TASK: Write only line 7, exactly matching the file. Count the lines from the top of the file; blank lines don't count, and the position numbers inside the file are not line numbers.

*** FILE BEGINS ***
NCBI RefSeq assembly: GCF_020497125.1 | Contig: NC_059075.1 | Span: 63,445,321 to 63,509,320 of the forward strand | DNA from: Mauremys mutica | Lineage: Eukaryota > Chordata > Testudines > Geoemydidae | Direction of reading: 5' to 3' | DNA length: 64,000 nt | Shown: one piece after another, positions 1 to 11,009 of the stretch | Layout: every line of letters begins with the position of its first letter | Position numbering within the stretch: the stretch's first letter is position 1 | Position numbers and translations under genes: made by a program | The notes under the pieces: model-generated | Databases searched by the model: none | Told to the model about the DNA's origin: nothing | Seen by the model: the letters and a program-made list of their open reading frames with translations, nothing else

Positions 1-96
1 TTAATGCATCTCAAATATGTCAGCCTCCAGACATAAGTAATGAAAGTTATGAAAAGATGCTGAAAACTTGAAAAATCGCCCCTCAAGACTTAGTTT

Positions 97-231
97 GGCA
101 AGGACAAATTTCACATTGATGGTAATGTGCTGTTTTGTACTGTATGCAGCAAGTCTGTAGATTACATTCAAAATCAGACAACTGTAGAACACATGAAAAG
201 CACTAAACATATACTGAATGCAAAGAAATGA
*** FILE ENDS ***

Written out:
201 CACTAAACATATACTGAATGCAAAGAAATGA